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magazines and newspapers struggle to weather advertising dollars fleeing to the Internet, business managers have turned to commercial sponsorship to bridge the gap. Using the Dallas Morning News as a prime example of the new relationship between newspaper advertising managers and news reporters, in December 2009 Richard Pérez Peña of the New York Times reported on what had taken place at the Dallas Morning News. In his article "Some Dallas Editors Will Report to Ad Sales," Peña asked Northwestern University (IL) professor of media ethics Loren Ghiglione about the DMN's allegiance, to which Ghiglione replied, "...it strikes me as at least creating a perception issue when you have, in effect, sales managers managing news personnel." That same media ethics "perception issue" has infected another major Dallas publication: D Magazine. On March 26, 2011, the White Rock Lake Weekly sponsored a panel held at the Dallas Museum of Art to discuss the future of journalism as part of the Dallas Institute Of Humanities and Culture's "Festival of Ideas." Reporting on that discussion in the WRLW, Brooks Powell wrote "Newspaper, magazine legends discuss future of journalism," Powell said that guest panelist Christine Allison, president of D Magazine Partners LTD. had "successfully sought private sponsorship for their arts coverage, which is provided by automotive dealership owner John Eagle. Without that sponsorship, Allison said they would be forced to allocate resources to other areas." John Eagle also happens to be the president of the DMA. So it is natural to wonder if D Magazine arts writers can truly write critically of the transparency issues over at the DMA with Eagle essentially holding the purse strings to the magazine's arts department; this has all the markings of a classic conflict of interest issue. For example, when word was leaked that DMA trustee Marguerite Hoffman secretly sold a Mark Rothko painting--valued at $31.4 million--D Magazine arts writer Peter Simek reacted to the clandestine sale in his May 2010 article, "In Wake of Rothko Sale, Questions Loom Over 2005 Donations' Impact On Museum." That Rothko painting had been "irrevocably promised" to the DMA, via bequest, as set forth in the museum's "Fast Forward" catalog, before being pulled from the museum's future via the secret sale. Similarly, Cindy and Howard Rachofsky purchased a Jeff Koons sculpture, "Balloon Flower (Magenta) in 2001 for $1.2 million. That artwork was also "irrevocably promised" to the DMA, via bequest, before it was pulled from the museum's future when the Rachofskys sold it at auction in 2008 for $25.8 million. "Balloon Flower" was sold immediately following the closing of the DMA exhibition featuring the sculpture. Simek's article garnered a favorable reaction from Sergio Muñoz Sarmiento in his "Dallas Museum of Art in Hot Water" over at Clancco.com. However, the final sentence of Simek's article reads "Again, like Granberry [of the DMN], I am raising questions here. Answers will require more time and space." Well, to date there has been no follow up and next month will mark one full year since Simek made that statement. Did John Eagle tell Simek's bosses to deep-six a follow through write up about the DMA's ongoing issues of accountability and transparency to U.S. taxpayers? Since no Texas media wants to broach the subject--museumrelated careers and social positions could take embarrassing tumbles--it falls on New York, Missouri and Illinois to raise the red flags! Soon, legendary government watchdog U.S. Senator Charles "Chuck" Grassley (R-Iowa) and his "whistleblower" staff may be taking an interest in the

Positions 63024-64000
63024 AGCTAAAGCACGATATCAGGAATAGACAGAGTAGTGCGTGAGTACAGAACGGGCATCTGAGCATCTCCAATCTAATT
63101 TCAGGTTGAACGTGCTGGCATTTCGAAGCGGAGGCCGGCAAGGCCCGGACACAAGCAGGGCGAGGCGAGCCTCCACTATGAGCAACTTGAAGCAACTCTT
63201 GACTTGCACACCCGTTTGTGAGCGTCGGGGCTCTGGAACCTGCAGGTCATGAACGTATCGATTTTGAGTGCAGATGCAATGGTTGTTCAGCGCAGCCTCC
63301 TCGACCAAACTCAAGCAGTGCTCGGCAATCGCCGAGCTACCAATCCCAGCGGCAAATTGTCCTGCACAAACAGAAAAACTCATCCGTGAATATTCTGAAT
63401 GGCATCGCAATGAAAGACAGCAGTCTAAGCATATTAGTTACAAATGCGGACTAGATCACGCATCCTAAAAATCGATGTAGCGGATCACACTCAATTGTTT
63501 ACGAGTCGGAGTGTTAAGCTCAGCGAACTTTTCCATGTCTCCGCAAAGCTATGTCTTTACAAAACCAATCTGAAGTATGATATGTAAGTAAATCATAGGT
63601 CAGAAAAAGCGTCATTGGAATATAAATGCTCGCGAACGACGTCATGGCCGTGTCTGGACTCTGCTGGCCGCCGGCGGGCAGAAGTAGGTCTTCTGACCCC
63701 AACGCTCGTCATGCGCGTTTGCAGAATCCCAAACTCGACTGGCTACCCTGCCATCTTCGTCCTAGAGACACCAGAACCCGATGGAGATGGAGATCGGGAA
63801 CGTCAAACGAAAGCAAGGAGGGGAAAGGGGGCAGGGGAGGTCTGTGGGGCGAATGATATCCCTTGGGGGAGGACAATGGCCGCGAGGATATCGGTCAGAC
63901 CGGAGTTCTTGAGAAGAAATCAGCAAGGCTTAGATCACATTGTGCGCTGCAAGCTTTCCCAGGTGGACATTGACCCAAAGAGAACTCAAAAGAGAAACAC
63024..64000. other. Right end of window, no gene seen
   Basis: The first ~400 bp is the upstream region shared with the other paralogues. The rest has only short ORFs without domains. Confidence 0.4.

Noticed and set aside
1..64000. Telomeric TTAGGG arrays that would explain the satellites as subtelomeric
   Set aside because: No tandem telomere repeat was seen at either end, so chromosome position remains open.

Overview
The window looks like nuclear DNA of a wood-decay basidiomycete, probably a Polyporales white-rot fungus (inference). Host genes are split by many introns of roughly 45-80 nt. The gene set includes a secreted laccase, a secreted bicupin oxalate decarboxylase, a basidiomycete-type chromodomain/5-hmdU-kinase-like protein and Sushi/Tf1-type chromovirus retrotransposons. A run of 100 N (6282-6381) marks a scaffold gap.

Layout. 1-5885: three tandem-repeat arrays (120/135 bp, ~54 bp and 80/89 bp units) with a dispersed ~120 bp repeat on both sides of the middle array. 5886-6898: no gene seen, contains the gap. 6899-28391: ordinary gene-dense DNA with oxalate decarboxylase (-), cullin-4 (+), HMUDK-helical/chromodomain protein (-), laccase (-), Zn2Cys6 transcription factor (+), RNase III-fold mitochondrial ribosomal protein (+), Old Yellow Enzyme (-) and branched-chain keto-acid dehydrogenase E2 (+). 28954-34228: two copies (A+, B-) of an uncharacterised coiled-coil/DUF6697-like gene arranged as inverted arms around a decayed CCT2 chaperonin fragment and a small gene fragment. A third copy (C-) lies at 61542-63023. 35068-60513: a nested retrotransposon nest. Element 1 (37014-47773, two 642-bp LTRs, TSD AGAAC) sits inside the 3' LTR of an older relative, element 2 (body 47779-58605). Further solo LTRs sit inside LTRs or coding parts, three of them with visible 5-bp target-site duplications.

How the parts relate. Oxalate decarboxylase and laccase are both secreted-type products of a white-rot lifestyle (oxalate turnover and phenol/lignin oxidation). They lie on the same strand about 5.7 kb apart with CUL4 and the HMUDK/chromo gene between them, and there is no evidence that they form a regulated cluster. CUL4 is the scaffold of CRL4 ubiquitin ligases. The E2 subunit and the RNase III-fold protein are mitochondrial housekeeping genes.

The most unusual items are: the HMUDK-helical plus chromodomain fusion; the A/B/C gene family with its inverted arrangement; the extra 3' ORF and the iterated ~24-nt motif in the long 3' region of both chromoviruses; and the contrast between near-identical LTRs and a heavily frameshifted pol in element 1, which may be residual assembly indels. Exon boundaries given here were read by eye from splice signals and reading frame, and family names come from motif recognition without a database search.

nonprofit ethics issues at the DMA. Powell wrote about the benefit of private sponsorship according to guest panelist Chistine Allison, "Allison also explained how the magazines under her leadership have returned to their roots in long form storytelling rather than tabloid-style gossip...are more authentic to their purpose to 'make Dallas even better.'" If Allison truly believes in what she is saying--about reforming Dallas' art scene--Allison should remind Simek of his unfinished secret sale Rothko painting story and of Simek's shallow "Art Cops" reporting about the December 2010, first installment of art historian Sam Blain's Dallas Art History blog. By the way, Simek's "Art Cops" response to the DAH blog was published solely in the print version of D Magazine's April issue, roughly 90 days after he promised to respond and has still not addressed the major issues in it. By not making "Art Cops" available on the Internet, artists, artists' rights advocates, museumgoers and others interested in the Dallas art scene have been shut out of publicly discussing the issues important to them. Another instance which Simek did not mention in "Art Cops" is the O'Hara bequest litigation. The Virginia Lazenby O'Hara 1970s $4.5 million disputed bequest merits revisiting because the other week the DMA was dragged into yet another lawsuit regarding the late Wendy Reves (Dallas) estate. Reported as another "elderly lady's" contested will case, the O'Hara bequest mirrors the Wendy Reves case by having a common litigant, the DMA. Similar to John Eagle's stature in the city's civic life, Dallas arts patron and philanthropist Margaret McDermott was in the middle of a DMA ethics tussle with Dallas taxpayers--with a subsequent lawsuit against the DMA--after it was learned that O'Hara was unduly influenced by musuem officials to change her will to include the Foundation for the Arts, a private foundation. An audiotape titled "public hearing" of the Virginia Lazenby O'Hara litigated bequest is available free of charge on Sound Cloud.com. A transcript and quotes of the audiotape's content is available at the end portion of the first installment of the Dallas Art History blog.